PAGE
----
It took a female action hero who uses more than 10% of her brain and kills her foes with the methodical precision of a Tarantino character to finally put a slight smile on the face of Hollywood executives fretting over the evaporation of their summer audiences, which have vanished as suddenly as the humans in the HBO series “The Leftovers.”
Director Luc Besson’s “Lucy” stars Scarlett Johansson in a decidedly embodied role, unlike her recent turn as the voice of an operating system in “Her” (at least until she turns into something resembling pure consciousness). It took in $44 million for Universal in the U.S. and Canada over its opening weekend, besting Dwayne “The Rock” Johnson’s “Hercules,” which sold a respectable $29 million worth of tickets here and looks to be strong in overseas markets for Paramount and MGM.
That was a sliver of relief to moviemakers, who fear that “the popularity of television and new technologies are altering viewing habits,” as Pamela McClintock wrote in the Aug. 1 edition of the Hollywood Reporter. And, as one observer pointed out to her, “moviegoing begets moviegoing,” suggesting that watching trailers actually moves product (in the process of making people squirm in their seats).
“The [summer] season is expected to finish down 15 to 20% compared with 2013, the worst year-over-year decline in three decades, and revenue will struggle to crack $4 billion, which hasn't happened in eight years,” McClintock reported. “As a result, analysts predict that the full year is facing a deficit of 4 to 5%.”
“Lucy” exceeded analysts’ expectations — which were around $30 million for the opening weekend — despite somewhat so-so reviews from moviegoers themselves, Scott Bowles reports in USA Today. “The movie earned a thumbs-up from 58% of critics, according to survey site Rotten Tomatoes, and fans gave it a middling C-plus, says pollster CinemaScore,” writes Bowles.
Newsday’s Rafer Guzman believed the movie “begins promisingly, with Johansson in fine form as a terrified victim and Besson trying out an unexpectedly funny, almost Dadaist visual style.” But, he concludes, “in the end, "Lucy" is gobbledygook.” And he’s not just talking about the “bad science” that we humans only use 10% of our brains, as several observers including Angela Watercutter in Wired, have pointed out. (Director Besson says, “duh.” Having worked on the film for nine years, he’s well aware of the science but “the 10% is a metaphor in a way.”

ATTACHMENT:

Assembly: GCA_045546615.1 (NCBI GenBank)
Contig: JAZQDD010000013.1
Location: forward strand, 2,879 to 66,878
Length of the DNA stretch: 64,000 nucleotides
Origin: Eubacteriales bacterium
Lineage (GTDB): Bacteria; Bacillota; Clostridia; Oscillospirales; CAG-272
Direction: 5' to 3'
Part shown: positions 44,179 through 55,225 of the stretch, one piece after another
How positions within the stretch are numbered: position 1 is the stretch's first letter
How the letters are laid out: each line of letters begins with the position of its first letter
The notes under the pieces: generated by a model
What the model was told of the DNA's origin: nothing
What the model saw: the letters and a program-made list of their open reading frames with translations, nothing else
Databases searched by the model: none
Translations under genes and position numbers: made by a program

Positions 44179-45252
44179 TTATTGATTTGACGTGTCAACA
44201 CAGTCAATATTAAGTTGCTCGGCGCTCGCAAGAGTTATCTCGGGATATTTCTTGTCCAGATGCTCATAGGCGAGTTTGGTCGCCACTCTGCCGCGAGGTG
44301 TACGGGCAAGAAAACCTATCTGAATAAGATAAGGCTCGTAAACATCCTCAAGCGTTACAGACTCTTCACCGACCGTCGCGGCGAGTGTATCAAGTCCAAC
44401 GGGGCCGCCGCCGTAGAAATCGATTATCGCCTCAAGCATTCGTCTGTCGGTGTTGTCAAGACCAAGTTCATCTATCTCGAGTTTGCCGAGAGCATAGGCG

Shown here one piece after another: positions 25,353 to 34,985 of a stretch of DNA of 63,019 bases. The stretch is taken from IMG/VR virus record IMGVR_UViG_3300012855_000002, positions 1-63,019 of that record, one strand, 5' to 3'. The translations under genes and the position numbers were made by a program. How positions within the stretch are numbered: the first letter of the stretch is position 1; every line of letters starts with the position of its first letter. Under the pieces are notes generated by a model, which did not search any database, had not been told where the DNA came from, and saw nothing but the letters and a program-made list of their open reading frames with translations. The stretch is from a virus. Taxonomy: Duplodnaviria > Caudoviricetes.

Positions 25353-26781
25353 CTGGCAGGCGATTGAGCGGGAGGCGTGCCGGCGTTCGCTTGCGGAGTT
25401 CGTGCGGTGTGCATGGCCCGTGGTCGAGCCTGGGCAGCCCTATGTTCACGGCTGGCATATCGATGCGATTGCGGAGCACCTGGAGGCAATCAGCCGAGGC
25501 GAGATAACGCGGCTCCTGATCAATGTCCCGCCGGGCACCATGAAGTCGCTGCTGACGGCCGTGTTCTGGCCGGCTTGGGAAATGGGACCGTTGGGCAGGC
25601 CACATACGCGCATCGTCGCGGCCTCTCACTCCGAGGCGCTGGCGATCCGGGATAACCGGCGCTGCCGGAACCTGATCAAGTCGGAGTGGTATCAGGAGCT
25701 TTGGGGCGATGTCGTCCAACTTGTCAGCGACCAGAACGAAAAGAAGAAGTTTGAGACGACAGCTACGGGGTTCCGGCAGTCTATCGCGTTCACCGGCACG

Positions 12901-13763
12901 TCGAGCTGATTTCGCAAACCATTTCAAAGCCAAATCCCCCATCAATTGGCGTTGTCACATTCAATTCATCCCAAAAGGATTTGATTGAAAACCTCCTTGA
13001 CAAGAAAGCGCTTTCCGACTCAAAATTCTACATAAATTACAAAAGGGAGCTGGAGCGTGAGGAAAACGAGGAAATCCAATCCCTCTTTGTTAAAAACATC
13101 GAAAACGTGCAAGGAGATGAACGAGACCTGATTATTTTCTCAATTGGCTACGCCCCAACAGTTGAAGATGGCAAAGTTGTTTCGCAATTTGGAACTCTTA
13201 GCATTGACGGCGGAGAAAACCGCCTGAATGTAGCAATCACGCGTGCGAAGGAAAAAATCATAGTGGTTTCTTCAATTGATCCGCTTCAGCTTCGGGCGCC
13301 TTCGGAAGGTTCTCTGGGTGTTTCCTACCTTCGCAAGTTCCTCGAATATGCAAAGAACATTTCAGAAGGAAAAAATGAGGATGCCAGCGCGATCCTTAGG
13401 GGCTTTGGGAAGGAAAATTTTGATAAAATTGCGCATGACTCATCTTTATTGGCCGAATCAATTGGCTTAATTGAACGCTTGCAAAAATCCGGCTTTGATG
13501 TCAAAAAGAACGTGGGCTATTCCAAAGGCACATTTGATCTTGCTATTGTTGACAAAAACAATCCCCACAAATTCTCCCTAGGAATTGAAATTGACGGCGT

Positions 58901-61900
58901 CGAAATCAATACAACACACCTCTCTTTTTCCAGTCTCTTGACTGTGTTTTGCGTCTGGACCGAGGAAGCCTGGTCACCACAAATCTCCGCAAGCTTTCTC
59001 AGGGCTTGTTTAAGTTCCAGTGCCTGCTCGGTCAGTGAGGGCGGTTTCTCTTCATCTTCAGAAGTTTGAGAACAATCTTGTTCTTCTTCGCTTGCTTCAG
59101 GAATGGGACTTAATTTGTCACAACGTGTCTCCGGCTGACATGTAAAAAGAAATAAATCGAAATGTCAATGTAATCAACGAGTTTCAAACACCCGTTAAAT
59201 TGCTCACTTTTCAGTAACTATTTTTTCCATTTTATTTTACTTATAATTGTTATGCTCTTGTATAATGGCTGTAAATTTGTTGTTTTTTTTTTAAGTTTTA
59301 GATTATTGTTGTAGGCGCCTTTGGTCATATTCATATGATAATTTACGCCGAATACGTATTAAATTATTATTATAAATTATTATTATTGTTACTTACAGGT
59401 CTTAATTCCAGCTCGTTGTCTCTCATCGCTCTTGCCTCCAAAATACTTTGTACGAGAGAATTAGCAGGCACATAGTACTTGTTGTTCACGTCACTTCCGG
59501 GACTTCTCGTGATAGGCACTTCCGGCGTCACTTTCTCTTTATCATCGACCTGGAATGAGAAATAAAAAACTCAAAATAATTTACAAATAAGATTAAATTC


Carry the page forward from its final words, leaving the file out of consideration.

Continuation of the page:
Yet some critics, such as the Wall Street Journal’s Joe Morgenstern, were effusive.
“At the height of Lucy's powers there is nothing she can't do — talk about a headstrong woman — and something of the same can be said for the film,” he writes. “It doesn't always keep track of its own logic, at least not for this 10-percenter, but it's gleefully bold, visually adventurous, often funny, strikingly concise—the whole heart-pounding tale is over in 90 minutes — and 100% entertaining.”
And that evidently proved attractive to a key demographic.
“Females made up 50% of all ticket buyers, while there was a large Hispanic turnout (29%, compared to 35% Caucasian), reports McClintock in a follow-up story on HollywoodReporter.com that points out, however, that the two action flicks “weren't able to cure the ailing box office.” North American revenue overall was down “by nearly 12% from the same weekend a year ago.”
“Lucy” is a “huge win” for Johansson,” wrote Forbes contributor Scott Mendelson. “Coming off her Black Widow roles in the Marvel universe and her acclaimed art house triumph in “Under the Skin,” this should be her first $100 million domestic hit outside of the Marvel universe.”
But Mendelson points out that “in the still somewhat small category of female-centric action films, this debut falls behind the “Hunger Games” films, the $54m debut of “Divergent,” the $50m debuts of “Wanted” and “Mr. and Mrs. Smith,” and the $47m debut of the first “Tomb Raider” film.”
“It's a great result in a very depressed marketplace,” Universal distribution chief Nikki Rocco tells McCintock. “And I think it says that more female action stars are called for.”
Besson, who has a penchant for delivering strong female characters, has every intention of complying..
“I am interested in showing the strength of women and the weakness of men,” he recently told the New York Times’ Tom Roston. There’s box office in that, as “Lucy” clearly demonstrated.